Reading News is a daily mundane in our life. Some people are interested in reading political news, some have an interest in the film industry, some towards sports and some has a strong interest in scientific studies. But do you think, every scientific study you read about, is accurate and is complete? Stick on to the article to fill in yourself on the same.
“Eating garlic can help to prevent age-related memory loss, study reveals”, “A new study shows that high-fat diets are linked to anxiety and depression”, “This is the best time of day to work out, according to science”; These headlines are what people blindly believe in without digging in deeper and actually finding out the core of the study. Generally, all the experiments with the help of which such headlines are created are done on mice. Also, we very know that human and mice are not exactly interchangeable and hence such headlines ought to have two crucial words in it which are, “ON MICE”.
James Heathers is growing on Twitter and is providing the context to drag these headlines back to reality. Heathers is a postdoctoral researcher in Computational Behavioural Science lab at the Northeastern University. Heathers launched @justsaysinmice on Twitter, the account retweets science coverage with overstated headlines and shouts “IN MICE”.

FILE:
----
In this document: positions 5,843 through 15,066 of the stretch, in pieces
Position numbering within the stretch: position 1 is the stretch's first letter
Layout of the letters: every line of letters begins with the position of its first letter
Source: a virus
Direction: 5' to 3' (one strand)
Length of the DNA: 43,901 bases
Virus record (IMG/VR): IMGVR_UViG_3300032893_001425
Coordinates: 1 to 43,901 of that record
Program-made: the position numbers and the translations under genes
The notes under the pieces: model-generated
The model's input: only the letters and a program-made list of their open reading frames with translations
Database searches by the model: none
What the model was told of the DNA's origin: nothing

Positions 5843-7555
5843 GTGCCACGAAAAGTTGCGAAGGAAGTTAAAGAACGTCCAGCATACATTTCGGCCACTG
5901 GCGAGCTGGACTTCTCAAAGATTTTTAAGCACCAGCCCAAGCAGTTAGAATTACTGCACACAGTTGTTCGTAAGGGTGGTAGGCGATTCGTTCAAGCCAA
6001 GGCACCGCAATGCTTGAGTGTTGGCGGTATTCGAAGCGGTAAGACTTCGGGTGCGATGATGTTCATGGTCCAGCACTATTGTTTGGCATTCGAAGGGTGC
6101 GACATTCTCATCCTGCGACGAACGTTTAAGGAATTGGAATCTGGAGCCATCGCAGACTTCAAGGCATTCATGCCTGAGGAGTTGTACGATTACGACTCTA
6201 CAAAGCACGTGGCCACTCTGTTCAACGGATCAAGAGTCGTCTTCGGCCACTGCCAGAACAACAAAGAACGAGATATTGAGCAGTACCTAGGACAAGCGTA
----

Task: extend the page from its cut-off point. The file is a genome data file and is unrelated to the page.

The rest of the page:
Heather says that he isn’t criticising or stating the research of scientists wrong but he strongly feels the way, in which the information is being conveyed has to be taken care of. Also, the fact that studies carried upon mice are an important step in research into human health and medicine cannot be denied. But these results cannot be so confidently said for humans too.
“I’ve gotten messages from people with kids who have chronic illnesses, people with parents who have degenerative diseases,” Heathers says. “They don’t like being told five to 10 times a month that something amazing is going to fix their life.”
Due to his diligent approach, his account has required more than 54,000 followers, many of whom are taking a closer look at the articles they see. Inaccurate headlines can erode public trust in both science and journalism, and Heathers has found a simple, amusing way to highlight the worst offenders.
Not that Heathers set out to single-handedly change how news organisations report on preclinical research,
“I’m just one goon with a Twitter account,” he says. “Maybe it doesn’t change a huge amount,” Heathers says. “But if you have enough leverage to get tens or hundreds or thousands of people to look at it every time it happens, then it’s effective. It’s worth doing.